Saturday, October 29, 2011

Introducing the Storm Mode Alert Statement Hiatus (SMASH)

We are formally introducing the SMASH program into The Weather Centre.
When a big storm like the one the Northeast is currently experiencing occurs, we will issue a SMASH Alert, meaning that updates will mainly be confined to our Facebook Page (
We will post PERIODICAL updates on the blog when SMASH is in effect, but our Facebook page will, by far, have the most information during a SMASH storm.

State of Emergency Declared for Connecticut as state has 435,000 without power

The State of Connecticut is under a state of emergency as nearly half a million residents of the state are without power from this crippling snowstorm.

State of Emergency Declared for New Jersey as Half a Million Without Power

A state of emergency is effective for New Jersey as the 'Octogeddon' continues to crush the Northeast.

It has been reported that 1.5 million people are without power so far with this storm.

13z HRRR gives NYC 12-18 inches of snow

The HRRR short range model is giving New York City 12-18 inches of snow- a far cry from the estimated 4.3 inches the NYC NWS Forecast office is putting out.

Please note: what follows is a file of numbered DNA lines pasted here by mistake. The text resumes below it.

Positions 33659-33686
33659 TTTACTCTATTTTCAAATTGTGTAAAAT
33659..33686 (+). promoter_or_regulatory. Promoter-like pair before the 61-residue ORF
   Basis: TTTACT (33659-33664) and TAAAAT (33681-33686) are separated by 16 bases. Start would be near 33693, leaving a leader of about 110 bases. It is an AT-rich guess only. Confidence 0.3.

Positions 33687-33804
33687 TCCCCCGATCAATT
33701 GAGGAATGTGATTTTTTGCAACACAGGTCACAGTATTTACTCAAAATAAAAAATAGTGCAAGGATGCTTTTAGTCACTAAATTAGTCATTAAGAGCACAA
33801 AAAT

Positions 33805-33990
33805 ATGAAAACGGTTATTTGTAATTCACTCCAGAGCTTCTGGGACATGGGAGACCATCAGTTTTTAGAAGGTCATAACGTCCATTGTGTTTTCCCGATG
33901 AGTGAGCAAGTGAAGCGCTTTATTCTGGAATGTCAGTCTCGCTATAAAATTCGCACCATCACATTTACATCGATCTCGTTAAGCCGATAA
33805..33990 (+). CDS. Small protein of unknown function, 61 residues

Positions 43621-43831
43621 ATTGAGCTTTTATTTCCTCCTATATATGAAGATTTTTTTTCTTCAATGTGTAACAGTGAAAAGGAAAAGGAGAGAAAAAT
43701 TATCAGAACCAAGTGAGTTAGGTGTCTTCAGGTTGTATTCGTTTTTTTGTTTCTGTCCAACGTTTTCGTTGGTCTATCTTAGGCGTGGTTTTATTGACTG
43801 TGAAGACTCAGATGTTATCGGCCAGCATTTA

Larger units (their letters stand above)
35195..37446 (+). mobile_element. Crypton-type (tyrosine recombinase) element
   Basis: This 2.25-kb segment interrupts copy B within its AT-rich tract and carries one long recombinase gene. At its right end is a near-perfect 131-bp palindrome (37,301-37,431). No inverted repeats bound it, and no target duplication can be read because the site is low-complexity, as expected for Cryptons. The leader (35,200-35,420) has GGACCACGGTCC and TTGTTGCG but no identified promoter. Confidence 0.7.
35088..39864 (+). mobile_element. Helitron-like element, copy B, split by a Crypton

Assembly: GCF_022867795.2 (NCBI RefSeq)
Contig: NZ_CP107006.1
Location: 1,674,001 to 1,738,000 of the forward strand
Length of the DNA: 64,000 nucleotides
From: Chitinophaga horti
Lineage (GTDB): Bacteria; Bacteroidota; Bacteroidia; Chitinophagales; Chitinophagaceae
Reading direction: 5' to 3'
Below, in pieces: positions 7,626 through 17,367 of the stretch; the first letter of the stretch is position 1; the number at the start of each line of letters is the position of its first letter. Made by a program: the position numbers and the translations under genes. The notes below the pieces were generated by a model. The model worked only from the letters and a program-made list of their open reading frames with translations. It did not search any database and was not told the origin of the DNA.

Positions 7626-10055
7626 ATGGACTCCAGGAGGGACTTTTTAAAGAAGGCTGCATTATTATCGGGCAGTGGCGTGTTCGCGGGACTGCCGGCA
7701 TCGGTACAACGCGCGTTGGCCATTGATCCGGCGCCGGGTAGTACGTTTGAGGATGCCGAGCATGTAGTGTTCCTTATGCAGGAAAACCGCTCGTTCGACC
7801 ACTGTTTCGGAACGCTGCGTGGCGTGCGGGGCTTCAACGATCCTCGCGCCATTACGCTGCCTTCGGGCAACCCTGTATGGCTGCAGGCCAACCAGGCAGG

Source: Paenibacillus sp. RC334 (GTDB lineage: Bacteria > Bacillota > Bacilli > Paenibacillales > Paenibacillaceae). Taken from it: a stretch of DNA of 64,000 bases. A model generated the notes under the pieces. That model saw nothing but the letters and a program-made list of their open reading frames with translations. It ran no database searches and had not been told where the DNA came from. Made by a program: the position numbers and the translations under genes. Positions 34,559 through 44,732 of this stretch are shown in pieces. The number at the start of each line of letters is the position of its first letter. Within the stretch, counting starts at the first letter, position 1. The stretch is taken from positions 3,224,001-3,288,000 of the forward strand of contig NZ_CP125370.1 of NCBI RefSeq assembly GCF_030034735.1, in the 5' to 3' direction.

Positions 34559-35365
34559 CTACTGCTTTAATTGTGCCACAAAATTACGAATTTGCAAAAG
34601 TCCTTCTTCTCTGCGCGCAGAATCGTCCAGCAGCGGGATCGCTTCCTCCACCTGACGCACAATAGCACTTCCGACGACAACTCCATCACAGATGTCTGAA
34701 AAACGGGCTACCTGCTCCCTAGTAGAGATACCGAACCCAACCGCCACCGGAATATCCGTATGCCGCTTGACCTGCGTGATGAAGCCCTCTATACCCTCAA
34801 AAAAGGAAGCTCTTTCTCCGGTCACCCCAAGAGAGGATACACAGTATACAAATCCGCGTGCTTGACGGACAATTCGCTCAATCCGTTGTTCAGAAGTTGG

For regular updates, go to our Facebook Page on the left sidebar.

Snow Falling in Northeast; Totals Look to Move Above 1 foot

Intellicast Radar
Snow is currently falling over the Northeast as a strong low pressure system progresses along, just outside the coast. Rain is currently more prevalent over the Virginia area, something we were surprised at, as we expected more snow coverage in that area. This system will continue to move along and gain strength. Eventually, a changeover to all snow will occur, and it looks like that changeover will be a crucial factor in totals.
The models continue to spit out accumulations well over a foot for many areas. Here's the suite of models for the northeast:
10z HRRR Model 

6z GFS Model

6z NAM model

All 3 models have different solutions to this snowstorm, but in the end we do have to choose which one will be right. On the top we see the new HRRR model run. The HRRR is a short range model. The HRRR indicates widespread areas of 12-18 inches of snow, with very isolated totals up to 24 inches. This appears to be a fairly good solution, but may be a bit too close to the coast. That does remain to be seen, however.
The GFS has been conservative compared to the NAM for a while now, and we feel that the placement of snowfall is correct; not the amounts. We do feel that the NAM/HRRR have a very similar solution, and since the HRRR is a short range model and has just come in with new data, we believe snowfall totals should be around the NAM/HRRR totals.